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Course Details

 

Course Details

Course Code: LSTD507 Course ID: 2581 Credit Hours: 3 Level: Graduate

The course is designed to introduce students to the concepts and sources of international law that evaluate the various components, processes, and functions of the international legal process and consider how international law impacts the laws within the United States. Additionally, the current state of the international legal order is reviewed with legal opinions regarding major philosophies, components and current practices and problems of the field of international law.

Course Schedule

Registration Dates Course Dates Start Month Session Weeks
05/21/2021 - 10/29/2021 11/01/2021 - 12/26/2021 November Fall 2021 Session I 8 Week session
07/27/2021 - 12/31/2021 01/03/2022 - 02/27/2022 January Winter 2022 Session B 8 Week session
09/28/2021 - 03/04/2022 03/07/2022 - 05/01/2022 March Winter 2022 Session D 8 Week session

Current Syllabi

After successfully completing this course, you will be able to:

LO1. Analyze the influences that affected the development of international law and their significance;

LO2. Demonstrate knowledge of the evolution and structure of the international system;

LO3. Evaluate and appraise the role of legal regimes within the international system;

LO4. Extrapolate an awareness of the economic, political, social, and strategic implications of state sovereignty;

LO5. Interpret the changing nature of the international law and the emerging actors that operate within the global legal system; and

LO6. Examine specific cases of international law in a range of issue areas.

The grading will be based on forums, assignments, and midterm and final examinations.

1. Forums and Assignments: There will be six forums, a short paper, and a research paper. The assignments are selected to provide the student with hands on experience in applying the law and theories being discussed.

Questions and topics posed in the Forums are designed to promote thought and insight. Students must provide a critical review of the questions, topics and issues posed and substantively reply to the contributions of at least three peers. Individual postings should include a full discussion of the content of the question posed and explain how it relates to the concepts in the weekly text readings and other resources. The postings should be analytic in nature and include comparisons/contrasts, and examples that can bolster your point. The Forum is for your benefit and it is important to respond to the discussion topic and to engage others in a running dialogue.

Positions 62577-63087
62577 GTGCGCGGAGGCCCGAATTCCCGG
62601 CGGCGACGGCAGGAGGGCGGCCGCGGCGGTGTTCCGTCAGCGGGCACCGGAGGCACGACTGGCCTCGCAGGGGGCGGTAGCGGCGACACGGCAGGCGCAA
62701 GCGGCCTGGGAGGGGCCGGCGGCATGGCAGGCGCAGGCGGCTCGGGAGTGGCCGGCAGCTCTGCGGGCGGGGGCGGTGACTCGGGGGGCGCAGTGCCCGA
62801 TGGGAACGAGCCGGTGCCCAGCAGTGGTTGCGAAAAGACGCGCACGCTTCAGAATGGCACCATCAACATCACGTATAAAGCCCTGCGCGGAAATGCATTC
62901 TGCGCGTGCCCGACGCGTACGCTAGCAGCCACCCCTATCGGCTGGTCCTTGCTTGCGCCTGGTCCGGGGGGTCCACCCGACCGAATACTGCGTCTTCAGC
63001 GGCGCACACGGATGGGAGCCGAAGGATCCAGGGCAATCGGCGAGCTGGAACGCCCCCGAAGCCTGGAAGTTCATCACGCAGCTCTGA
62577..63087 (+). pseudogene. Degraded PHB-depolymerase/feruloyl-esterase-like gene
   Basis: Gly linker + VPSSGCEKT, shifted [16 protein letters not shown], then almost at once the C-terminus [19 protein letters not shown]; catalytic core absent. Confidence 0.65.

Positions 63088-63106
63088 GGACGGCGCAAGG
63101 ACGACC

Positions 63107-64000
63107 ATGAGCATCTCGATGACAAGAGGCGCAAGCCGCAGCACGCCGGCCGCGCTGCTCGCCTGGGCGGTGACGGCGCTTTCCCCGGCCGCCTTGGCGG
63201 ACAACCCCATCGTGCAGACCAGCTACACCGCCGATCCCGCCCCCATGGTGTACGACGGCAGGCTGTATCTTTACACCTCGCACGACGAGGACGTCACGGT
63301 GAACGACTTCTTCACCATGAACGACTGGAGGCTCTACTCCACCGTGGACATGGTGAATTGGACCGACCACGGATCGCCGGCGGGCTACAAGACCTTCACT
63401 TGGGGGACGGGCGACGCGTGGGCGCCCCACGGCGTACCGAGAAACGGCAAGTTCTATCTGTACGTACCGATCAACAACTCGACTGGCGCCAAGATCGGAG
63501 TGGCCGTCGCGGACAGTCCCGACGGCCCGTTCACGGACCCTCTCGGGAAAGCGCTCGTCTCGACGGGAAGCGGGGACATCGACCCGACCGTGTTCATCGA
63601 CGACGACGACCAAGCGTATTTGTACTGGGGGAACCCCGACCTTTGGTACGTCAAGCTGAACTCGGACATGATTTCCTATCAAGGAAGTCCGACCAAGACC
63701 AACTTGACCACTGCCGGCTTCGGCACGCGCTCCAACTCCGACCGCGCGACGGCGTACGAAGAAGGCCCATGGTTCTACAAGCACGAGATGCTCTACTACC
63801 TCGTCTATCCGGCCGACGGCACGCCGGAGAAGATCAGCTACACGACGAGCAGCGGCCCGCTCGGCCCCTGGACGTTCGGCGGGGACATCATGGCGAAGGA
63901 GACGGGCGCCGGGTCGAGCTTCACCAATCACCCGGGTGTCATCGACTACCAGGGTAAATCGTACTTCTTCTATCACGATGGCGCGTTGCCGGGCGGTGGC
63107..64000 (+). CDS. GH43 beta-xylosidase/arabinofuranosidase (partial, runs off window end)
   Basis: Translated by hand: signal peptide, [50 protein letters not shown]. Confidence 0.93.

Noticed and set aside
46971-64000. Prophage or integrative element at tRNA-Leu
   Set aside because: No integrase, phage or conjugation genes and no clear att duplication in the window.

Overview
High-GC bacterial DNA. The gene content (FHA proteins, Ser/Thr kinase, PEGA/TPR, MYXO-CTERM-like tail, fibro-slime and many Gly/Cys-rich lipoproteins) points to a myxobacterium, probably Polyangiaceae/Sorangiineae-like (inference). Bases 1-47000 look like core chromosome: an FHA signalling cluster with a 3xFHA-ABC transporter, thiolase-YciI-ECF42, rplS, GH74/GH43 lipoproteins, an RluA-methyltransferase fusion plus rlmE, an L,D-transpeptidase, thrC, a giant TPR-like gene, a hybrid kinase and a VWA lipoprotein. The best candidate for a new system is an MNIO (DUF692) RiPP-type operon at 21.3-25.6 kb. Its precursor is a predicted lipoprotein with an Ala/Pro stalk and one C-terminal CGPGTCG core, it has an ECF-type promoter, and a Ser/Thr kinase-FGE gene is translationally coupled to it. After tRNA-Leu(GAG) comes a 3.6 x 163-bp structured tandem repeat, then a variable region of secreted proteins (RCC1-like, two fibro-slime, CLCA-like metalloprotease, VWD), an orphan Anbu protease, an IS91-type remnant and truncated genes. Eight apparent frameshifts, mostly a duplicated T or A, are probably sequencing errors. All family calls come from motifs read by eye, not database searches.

Your initial post should be made by Wednesday each week. You should then respond to 3 or more posts. Note that at least one response to your classmates must be made before Sunday. If you make all of your responsive posts on Sunday, you will not earn full points for timeliness.

This can be accomplished by

· Validating with additional evidence from the literature.

· Posing a thoughtful question with commentary which generates further discussion.

· Providing an alternative point-of-view, with evidence and examples.

· Offering additional insight into how the concept might be understood, with evidence provided with real world examples.

You should be active in the classroom throughout the week and actively engaged in the back-and-forth discussion between your colleagues and the professor.

The forum grading rubric can be found in gradebook by clicking on the forum entry.

2. Research Paper: Each student will prepare and submit a 10-page research paper on a topic of international law, of their choice, with instructor approval. Students will select the topic by the end of Week 1 and turn in the paper by the end of Week 8.

For the research paper students will be graded using a Rubric. This will help with understanding what constitutes the grade assigned to each paper.

3. Exam: The Week 4 exam will be open sources and untimed and will cover selected sections of the assigned readings and will also require additional research.

4. GRADES: See Syllabus link in the classroom. Under “APUS Policies,” click on “Grading Policy” for detailed information.

After successfully completing this course, you will be able to:

LO1. Analyze the influences that affected the development of international law and their significance;

LO2. Demonstrate knowledge of the evolution and structure of the international system;

LO3. Evaluate and appraise the role of legal regimes within the international system;

LO4. Extrapolate an awareness of the economic, political, social, and strategic implications of state sovereignty;

LO5. Interpret the changing nature of the international law and the emerging actors that operate within the global legal system; and

LO6. Examine specific cases of international law in a range of issue areas.

Book Title:Bluebook: Uniform System of Citation, 21st Ed - Style guide information available online, please visit http://apus.libguides.com/er.php to locate the course eReserve.
ISBN:9780578666150
Publication Info:Harvard, Columbia Law Review
Author:Harvard, Columbia Law Review
Unit Cost:$56.25
 
Book Title:Various resources from the APUS Library & the Open Web are used. Please visit http://apus.libguides.com/er.php to locate the course eReserve.*
ISBN:ERESERVE NOTE
 

Previous Syllabi

Not current for future courses.